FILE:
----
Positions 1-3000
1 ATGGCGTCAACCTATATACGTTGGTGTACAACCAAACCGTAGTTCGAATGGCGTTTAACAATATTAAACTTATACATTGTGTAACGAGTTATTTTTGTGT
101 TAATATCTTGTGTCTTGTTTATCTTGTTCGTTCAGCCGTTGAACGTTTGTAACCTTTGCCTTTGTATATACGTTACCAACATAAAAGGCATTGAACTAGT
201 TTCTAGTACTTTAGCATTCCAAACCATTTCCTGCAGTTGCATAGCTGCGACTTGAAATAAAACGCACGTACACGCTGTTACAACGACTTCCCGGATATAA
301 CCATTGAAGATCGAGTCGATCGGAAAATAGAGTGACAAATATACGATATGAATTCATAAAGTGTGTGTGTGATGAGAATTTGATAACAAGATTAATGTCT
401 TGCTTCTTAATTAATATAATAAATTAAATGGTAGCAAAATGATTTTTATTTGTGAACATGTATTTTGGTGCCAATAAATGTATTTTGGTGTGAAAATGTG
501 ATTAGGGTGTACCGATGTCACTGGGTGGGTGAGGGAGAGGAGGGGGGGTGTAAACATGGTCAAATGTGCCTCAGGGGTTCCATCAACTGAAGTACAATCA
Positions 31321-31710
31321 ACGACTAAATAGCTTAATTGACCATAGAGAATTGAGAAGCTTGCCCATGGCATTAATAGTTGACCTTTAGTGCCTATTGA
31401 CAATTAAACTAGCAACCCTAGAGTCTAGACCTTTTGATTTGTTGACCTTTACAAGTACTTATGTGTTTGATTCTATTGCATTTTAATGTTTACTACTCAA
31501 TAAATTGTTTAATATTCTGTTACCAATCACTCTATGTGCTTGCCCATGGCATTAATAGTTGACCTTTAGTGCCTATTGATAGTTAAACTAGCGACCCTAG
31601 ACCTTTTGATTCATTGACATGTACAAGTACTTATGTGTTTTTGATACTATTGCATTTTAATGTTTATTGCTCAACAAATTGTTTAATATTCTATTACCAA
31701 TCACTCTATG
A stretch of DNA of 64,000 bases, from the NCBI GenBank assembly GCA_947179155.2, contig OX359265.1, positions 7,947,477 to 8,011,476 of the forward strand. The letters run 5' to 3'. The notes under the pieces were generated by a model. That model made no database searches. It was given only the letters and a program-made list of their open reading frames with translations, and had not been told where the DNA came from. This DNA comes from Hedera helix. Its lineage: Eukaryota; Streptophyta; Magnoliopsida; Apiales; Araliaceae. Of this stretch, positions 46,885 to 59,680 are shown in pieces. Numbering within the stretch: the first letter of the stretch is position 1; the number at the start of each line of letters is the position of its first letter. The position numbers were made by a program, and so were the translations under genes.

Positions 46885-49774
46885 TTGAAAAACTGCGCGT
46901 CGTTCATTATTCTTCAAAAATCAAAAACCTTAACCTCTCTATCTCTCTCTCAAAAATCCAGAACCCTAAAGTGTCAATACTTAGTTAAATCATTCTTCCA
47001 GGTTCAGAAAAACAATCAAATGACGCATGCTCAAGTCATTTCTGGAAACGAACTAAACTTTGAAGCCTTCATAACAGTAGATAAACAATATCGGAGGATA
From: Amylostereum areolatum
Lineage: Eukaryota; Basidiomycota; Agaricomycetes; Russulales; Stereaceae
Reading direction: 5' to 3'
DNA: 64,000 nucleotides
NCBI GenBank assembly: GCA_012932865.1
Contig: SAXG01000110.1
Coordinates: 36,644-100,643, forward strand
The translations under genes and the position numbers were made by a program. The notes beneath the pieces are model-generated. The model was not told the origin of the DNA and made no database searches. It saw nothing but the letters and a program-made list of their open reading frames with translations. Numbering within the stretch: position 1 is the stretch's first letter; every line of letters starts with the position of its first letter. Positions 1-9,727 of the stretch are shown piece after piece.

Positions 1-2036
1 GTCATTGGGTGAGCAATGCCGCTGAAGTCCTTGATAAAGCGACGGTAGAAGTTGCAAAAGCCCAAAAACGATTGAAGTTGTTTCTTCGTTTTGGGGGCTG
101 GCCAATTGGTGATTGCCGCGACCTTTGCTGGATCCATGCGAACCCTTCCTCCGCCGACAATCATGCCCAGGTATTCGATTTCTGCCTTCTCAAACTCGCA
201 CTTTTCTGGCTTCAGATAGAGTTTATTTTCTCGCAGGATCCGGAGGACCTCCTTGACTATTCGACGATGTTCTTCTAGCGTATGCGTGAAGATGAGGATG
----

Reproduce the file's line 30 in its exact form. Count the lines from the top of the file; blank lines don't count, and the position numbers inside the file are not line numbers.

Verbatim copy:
201 CTTTTCTGGCTTCAGATAGAGTTTATTTTCTCGCAGGATCCGGAGGACCTCCTTGACTATTCGACGATGTTCTTCTAGCGTATGCGTGAAGATGAGGATG